Summary: Segmenting to Go Cross Platform

Subject: Summary: Segmenting to Go Cross Platform
From: Matthew J Long <mjl100z -at- MAIL -dot- ODU -dot- EDU>
Date: Mon, 11 Aug 1997 14:56:00 -0400

I didn't think that this topic would generate so much interest, but it
did and here is what I learned:

The cool thing about the .hqx file is that it is a text document. That
means that it can be disassembled and reassembled in a word processor
which is what I did. And it works!!!

When you dowload an .hqx file for Macintosh on your PC and you want to
segment it to place on floppy disks so you can reasemble the files on
your Mac, the following technique works best: (I tried several)

Segement the File

1. Start any word processor on your PC and open the .hqx file;

If your word processor prompts you to specify the file type,
select ASCII Text.

2. Scroll down to approximately page 460. This is about how many
pages will fit on a floppy disk. It may vary from one word processor to
the next, but I found that in both WordPerfect and Word 460 pages =
approx. 1.3 megabytes (small enough for a floppy).

3. Place the cursor at the end of the page on page 460;

4. Scroll back to the top of the document;

5. Hold the <Shift> and place the cursor at the beginning of the

This will highlight the text from page one through 460.

6. Select Edit > Copy;

Save the First Segment

1. Open a new document in your word processor;

2. Select Edit > Paste;

3. Select File > Save;

4. Save the file as ASCII Text with a new name;

Save the Remaining Segments

1. In the original .hqx file (page one through 460 should still be
highlighted), press <Delete>;

2. Scroll down to page 460 again and insert the cursor at the end of
the page again; (go back to step 4 on the Segment the File section

Just repeat the steps above until you have segmented the entire
file. Make sure you name the new files with a numerical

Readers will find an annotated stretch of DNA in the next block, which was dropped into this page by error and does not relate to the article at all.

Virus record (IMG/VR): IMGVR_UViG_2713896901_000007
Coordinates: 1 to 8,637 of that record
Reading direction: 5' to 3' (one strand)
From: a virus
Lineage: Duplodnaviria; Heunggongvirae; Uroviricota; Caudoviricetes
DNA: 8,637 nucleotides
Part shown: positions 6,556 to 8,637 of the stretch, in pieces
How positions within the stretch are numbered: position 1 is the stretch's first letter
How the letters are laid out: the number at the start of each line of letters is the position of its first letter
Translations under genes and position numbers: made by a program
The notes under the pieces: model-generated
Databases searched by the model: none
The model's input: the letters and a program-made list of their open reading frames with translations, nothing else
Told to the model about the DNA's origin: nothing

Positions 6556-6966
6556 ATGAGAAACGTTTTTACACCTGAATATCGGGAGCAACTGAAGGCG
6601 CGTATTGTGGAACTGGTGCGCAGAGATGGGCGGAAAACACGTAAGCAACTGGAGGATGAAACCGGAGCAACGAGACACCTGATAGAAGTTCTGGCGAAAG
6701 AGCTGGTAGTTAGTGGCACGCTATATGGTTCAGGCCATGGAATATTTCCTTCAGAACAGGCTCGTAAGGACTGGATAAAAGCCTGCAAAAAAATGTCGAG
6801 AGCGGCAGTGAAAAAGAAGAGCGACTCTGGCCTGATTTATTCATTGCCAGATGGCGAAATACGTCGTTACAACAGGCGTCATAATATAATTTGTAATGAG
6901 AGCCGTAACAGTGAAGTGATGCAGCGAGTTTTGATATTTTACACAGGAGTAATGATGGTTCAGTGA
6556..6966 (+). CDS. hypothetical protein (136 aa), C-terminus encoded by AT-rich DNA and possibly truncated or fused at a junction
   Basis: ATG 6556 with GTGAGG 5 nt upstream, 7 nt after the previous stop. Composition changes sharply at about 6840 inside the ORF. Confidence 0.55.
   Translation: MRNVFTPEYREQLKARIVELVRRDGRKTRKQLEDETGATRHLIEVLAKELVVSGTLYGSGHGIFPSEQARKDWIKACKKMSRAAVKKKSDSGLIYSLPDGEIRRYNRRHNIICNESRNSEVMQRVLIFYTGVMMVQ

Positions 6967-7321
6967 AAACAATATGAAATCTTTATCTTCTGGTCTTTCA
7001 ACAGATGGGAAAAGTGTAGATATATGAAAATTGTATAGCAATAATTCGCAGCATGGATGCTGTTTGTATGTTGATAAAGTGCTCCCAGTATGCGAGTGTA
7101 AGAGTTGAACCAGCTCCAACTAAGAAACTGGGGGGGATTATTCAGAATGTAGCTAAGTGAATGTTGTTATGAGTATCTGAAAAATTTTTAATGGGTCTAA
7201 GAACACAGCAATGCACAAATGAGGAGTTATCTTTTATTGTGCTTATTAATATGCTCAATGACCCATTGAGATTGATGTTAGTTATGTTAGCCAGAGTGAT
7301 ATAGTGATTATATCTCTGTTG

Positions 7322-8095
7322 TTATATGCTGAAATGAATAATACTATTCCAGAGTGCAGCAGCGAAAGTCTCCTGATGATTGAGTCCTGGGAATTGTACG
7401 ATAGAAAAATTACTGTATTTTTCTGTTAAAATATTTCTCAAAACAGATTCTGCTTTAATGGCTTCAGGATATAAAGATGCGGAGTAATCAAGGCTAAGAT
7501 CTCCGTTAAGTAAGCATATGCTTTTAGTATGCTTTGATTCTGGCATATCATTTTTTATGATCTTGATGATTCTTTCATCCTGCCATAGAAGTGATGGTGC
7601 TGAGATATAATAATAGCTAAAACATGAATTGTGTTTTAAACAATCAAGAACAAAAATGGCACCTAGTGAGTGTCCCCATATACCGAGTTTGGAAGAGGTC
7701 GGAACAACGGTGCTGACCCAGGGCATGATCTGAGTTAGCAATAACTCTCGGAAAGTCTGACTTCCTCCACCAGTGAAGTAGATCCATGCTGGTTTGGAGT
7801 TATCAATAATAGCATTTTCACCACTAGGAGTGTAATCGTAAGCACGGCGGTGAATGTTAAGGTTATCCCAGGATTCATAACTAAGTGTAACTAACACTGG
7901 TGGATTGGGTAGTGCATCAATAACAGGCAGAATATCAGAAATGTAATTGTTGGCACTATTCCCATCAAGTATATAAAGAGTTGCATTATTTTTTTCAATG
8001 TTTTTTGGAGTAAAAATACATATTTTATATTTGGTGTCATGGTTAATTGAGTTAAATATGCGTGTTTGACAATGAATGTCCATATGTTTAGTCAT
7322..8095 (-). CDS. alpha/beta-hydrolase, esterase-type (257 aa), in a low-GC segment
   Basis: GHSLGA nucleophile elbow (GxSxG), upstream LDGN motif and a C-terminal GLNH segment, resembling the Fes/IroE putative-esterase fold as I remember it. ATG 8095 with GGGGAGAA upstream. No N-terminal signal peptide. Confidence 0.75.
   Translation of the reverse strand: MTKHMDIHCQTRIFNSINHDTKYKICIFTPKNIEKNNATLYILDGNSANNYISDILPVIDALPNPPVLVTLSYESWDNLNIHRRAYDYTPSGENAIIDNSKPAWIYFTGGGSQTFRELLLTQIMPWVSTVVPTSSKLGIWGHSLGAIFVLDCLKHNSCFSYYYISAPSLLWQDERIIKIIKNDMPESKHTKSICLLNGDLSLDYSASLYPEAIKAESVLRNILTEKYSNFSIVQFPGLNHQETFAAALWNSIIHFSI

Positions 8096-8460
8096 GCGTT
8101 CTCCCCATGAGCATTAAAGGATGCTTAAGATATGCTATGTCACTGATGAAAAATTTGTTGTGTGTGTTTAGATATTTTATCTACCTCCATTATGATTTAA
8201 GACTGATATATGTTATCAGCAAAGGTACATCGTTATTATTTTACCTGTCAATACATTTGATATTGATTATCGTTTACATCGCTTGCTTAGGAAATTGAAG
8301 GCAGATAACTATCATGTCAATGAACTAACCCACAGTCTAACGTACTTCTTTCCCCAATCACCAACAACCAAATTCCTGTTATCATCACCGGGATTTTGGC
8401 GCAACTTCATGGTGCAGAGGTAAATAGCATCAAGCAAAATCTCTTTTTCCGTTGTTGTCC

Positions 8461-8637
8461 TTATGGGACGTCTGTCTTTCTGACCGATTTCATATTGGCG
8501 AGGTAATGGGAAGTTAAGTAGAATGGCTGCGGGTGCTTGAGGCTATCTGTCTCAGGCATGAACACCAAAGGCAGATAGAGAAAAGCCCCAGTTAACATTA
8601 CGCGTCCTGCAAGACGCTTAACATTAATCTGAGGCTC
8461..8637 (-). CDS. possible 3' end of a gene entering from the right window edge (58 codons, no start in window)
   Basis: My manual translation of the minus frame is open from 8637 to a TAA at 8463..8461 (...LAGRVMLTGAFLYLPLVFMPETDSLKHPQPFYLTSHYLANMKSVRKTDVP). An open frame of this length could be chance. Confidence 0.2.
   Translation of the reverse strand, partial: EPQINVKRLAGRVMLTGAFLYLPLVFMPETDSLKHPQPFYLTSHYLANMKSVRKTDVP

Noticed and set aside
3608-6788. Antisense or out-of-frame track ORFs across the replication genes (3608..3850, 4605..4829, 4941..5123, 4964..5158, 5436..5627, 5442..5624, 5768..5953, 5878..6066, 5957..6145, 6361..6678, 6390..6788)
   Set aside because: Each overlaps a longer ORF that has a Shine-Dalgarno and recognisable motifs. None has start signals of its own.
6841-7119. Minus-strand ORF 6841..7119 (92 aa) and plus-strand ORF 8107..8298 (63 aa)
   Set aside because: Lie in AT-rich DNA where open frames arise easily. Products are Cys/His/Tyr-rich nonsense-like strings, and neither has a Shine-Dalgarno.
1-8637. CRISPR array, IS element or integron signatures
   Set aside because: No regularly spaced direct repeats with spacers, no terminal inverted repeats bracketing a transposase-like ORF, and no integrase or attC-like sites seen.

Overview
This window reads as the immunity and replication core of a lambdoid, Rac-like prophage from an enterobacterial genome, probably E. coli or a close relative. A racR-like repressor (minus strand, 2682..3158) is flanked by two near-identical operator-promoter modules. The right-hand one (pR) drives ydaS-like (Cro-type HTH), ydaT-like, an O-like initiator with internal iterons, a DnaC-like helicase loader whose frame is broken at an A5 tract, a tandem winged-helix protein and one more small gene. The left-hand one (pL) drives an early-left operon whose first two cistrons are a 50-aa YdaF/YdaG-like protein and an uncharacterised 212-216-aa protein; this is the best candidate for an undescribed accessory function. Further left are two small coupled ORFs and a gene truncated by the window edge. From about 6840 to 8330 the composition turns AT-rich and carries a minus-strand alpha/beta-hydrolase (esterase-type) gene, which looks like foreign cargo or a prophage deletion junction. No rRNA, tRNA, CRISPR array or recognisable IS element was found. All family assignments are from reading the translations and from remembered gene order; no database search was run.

convention when you save them so that you can remember the order
in which you should reassemble them.

Copy all the files to diskettes. (How's that for a one-step procedure!!)

Reassemble the Files on Your Macintosh

1. Copy the files from the diskettes to your hard drive;

2. In any word processor, open the first file specifying the file
type as ASCII Text;

3. Place the cursor at the end of the file

4. Select Insert > File...(Word) - or equivalent;

5. Select the second file specifying the file type as ASCII Text;

6. Repeat steps 3-5 until the segments have all been reassembled;

If you don't have Word or the Insert > File... option, you can
just open each of the files individually and copy and paste the
text from each file into one document. Just make sure that you
keep them in the right order

7. Save the file as ASCII Text.

Now all you have to do is decode the file with Stuffit or some other
Binhex utility.

Once I decode the file, the extracted file appears on the desktop (or in
whatever folder I had the .hqx file before decoding). Usually I can just
double-click the file and the installer will launch, but I have had to use
ResEdit to get it to recognize the type and creator information on
occassion. If you get the error message that tells you that the system
could not find the application that created the file, open the file in
ResEdit. All I have to do then is select the get information dialog box,
change the type information to anything (just type something) and then
change it back to the way I found it, save the file, and quit.

Don't ask me why it works, but it does. I guess it is like smacking the
side of the television when the reception goes bad. It doesn't really make
any sense to me, but hey, sometimes it works.

I hope that this info is usefule to others!!

And in case you missed the original post...

I have a T1 connection for my PC at work that allows me to download files
very quickly. I can grab files that are several MB in a few minutes. On my
Mac at home,however, I have a 14.4 modem that takes weeks to download
files of that size. I was just wondering if anybody knew how to I could
segment the Macintosh Binhexed files that I downloaded on my PC at work so
that I could take them home and reassemble them on my Mac later.

This was the best solution that I received. Others suggested getting a
Zip drive, but the solution above was about $150 bucks cheaper!!

Thanks everybody for your help!!!

Matthew J. Long
Technical Writer
mjl100z -at- mail -dot- odu -dot- edu
matt -dot- long -at- justice -dot- usdoj -dot- gov

-When you can't be eloquent, choose brevity!

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